Public, private, and nonprofit responses to disaster
The ideological and financial interests of global capitalism in the recovery process
Hurricanes, earthquakes, and floods
Epidemics, pandemics, and disease
TV and Film: The Walking Dead, The Leftovers, Falling Skies, The Dome, etc.
All Proposals & Abstracts Must Be Submitted Through The PCA Database: http://ncp.pcaaca.org/. Submission deadline is November 1, 2014.
Please submit a proposal to only one area at a time.
Questions may be addressed to either:
Robert Ficociello (firstname.lastname@example.org)
Arapahoe Community College, M4855, 5900 Santa Fe Drive, Littleton, CO 80160
Robert Bell (email@example.com)
Loyola University, Department of English, 6363 St. Charles Ave., Campus Box 50, New Orleans, LA 70118
November 1, 2014. Joint Tenant of the Shade: Environmentalism and Animal Welfare in the Long Eighteenth Century, Member-organized Session Proposal at ACCUTE 2015. Organizer: Katherine Quinsey, University of Windsor, firstname.lastname@example.org.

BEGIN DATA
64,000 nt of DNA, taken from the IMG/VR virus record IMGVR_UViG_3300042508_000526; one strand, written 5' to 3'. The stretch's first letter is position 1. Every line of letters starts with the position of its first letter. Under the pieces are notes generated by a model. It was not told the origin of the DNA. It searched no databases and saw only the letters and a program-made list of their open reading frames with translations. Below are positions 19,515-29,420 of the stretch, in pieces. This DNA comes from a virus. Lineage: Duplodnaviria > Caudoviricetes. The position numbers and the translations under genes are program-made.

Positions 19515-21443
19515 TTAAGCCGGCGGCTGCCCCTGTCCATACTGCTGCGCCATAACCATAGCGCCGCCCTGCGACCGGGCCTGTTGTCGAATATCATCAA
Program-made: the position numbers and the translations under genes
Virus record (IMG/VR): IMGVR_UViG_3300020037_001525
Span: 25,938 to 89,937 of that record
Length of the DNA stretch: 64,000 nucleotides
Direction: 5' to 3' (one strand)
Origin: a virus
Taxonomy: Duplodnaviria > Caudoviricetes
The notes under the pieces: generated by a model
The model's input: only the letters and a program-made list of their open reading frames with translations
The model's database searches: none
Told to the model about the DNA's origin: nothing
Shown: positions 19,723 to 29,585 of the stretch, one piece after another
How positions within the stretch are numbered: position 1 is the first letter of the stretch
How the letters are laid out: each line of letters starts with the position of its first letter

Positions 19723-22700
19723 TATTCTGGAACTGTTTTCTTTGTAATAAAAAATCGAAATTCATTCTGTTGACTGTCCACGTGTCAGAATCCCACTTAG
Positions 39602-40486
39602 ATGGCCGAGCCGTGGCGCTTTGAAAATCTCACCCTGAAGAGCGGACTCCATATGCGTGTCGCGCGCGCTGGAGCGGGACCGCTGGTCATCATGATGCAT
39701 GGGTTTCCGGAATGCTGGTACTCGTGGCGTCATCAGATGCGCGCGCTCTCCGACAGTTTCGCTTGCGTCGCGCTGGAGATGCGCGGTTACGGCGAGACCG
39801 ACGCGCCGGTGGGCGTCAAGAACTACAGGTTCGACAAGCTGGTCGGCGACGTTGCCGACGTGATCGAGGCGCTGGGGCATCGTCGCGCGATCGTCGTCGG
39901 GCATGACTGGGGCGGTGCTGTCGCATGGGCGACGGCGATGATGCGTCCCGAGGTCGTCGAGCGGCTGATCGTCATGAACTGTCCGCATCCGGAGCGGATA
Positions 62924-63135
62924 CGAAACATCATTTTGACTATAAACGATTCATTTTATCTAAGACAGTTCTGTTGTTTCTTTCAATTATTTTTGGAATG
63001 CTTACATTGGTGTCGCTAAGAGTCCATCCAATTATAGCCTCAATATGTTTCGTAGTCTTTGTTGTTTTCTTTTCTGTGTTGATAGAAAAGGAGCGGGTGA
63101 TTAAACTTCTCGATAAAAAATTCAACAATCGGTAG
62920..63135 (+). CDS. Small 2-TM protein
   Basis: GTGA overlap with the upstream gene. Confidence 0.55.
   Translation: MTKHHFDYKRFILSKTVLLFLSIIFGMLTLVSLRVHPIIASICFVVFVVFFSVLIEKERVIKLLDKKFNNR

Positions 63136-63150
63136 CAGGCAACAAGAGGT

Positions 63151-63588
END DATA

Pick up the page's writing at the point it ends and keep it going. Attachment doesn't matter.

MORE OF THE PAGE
Once a traditional theme of eighteenth-century studies, the study of “Nature” is re-emerging in the light of recent developments in ecocriticism. This period (1600-1820) saw the radical redefinition of “humanity” and of the human place in the environment, the establishment of scientific empiricism and a subject-object relationship between human observer and the natural world, and the exponential growth of urbanisation, with its concomitant growth in landscape aestheticism and environmental philosophy. This session invites papers examining the idea of ecology–defined as the understanding of the natural environment as being separate from human definition / domination and as having its own reason for being—in works from a range of writers and/or artists of the long eighteenth century, and from a variety of approaches. The pictorial representations of this theme in the works of artists such as Hogarth and Blake are also potential material for critical discussion. Of key relevance also is the changing representation of animals in the period, in the shift from their traditional emblematic significance, to the renegotiation of traditional animal-human boundaries, to the growth of the concept of animal welfare.